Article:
Fred Woodward

Fred Woodward was born 1953 in Louisville, Mississippi, a small agricultural community of about 500. Growing up in a community focused on agriculture, most people did not understand his passion and interest for art and graphic design, including his parents. When he left Louisville to attend college at Mississippi State University then University of Memphis, he was still somewhat lost, switching majors from journalism to physical education to political science before finally settling on graphic design, something he knew he was passionate about. However, he did not realize until his third year of school that he could potentially have a career in design. His career started out slow, beginning as an unpaid, part-time studio assistant; but over the course of the next ten years, his career took off. He went from an unpaid assistant to working as the art director at an array of different outlets local to him, including magazines in Memphis and Dallas. In 1982, Woodward went to work at the Sunday Magazine of the Dallas Times-Herald, followed by a post as art director of Texas Monthly.

Woodward was taught by his colleagues and accepted standards from influencers in the field. Ronn Campisi at the Boston Globe and Greg Paul at the Cleveland Plain Dealer had already begun to modernize the look of Sunday magazines. Woodward claimed they showed him the “possibilities of format.” As his career continued to develop, the editors that Woodward worked for developed a certain respect for him. Texas Monthly editor Greg Curtis recalled “Fred breathe new life into [the magazine].”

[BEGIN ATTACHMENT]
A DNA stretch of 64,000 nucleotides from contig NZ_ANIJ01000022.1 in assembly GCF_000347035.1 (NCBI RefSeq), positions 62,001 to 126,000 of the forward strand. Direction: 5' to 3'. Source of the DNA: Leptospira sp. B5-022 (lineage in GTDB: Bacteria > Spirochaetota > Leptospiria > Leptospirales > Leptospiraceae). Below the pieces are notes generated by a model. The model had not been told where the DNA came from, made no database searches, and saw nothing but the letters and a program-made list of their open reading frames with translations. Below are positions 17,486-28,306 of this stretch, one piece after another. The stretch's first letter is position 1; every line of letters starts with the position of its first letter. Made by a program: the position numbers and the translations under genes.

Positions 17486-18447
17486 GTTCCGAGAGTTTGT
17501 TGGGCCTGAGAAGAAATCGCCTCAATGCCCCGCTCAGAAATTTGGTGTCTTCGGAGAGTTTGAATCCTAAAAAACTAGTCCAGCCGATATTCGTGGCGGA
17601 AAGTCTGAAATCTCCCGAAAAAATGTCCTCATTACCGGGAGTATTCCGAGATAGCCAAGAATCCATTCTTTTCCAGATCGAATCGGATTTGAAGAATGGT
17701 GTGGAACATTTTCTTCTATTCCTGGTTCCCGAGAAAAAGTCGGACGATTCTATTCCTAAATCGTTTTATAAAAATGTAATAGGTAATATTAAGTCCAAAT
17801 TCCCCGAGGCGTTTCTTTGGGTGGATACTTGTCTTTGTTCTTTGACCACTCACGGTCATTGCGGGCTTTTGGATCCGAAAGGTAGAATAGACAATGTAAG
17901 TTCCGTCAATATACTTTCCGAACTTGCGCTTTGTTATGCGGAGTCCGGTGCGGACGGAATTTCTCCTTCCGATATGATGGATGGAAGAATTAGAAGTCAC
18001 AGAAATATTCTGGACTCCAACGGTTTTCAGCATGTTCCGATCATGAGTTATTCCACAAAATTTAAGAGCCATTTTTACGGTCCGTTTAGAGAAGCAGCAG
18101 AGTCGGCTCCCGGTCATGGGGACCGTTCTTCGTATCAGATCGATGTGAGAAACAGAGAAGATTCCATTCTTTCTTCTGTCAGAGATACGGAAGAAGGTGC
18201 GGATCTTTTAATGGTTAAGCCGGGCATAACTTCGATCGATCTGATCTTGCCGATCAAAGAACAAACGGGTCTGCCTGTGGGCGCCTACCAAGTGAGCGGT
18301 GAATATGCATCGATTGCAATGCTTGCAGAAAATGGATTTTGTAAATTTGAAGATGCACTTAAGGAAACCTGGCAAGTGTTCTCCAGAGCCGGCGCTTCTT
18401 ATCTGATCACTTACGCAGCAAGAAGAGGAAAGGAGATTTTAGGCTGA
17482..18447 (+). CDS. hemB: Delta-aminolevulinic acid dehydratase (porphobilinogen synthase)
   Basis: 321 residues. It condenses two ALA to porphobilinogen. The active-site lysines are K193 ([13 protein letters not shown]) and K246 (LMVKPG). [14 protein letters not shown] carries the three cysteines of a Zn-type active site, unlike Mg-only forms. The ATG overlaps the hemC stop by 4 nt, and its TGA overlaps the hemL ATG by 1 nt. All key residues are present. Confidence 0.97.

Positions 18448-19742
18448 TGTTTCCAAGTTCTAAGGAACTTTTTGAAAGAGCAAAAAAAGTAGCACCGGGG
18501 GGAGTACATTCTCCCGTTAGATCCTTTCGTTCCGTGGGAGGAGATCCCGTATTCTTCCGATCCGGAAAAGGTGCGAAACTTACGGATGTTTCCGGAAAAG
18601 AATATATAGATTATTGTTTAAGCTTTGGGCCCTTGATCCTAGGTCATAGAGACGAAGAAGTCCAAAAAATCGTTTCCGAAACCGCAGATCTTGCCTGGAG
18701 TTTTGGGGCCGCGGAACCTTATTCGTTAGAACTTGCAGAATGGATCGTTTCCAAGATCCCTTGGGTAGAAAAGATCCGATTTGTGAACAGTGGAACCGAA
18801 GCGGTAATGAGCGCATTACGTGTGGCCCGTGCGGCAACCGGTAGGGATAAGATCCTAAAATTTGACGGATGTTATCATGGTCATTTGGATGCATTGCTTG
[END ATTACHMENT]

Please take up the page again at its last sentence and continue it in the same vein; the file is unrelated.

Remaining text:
These determinative years were a time of growth and learning for Woodward. He flourished without any pressure from publishers or competition. If one were to look at his earlier works and compare them to his current works, one could see the progression of confidence slowly blossoming from piece to piece. He started using cleaner, more discreet and less fashionable typefaces. An unmistakable way of approaching typeface would eventually become a trademark of Woodward’s signature style, which can be seen in Rolling Stone magazine.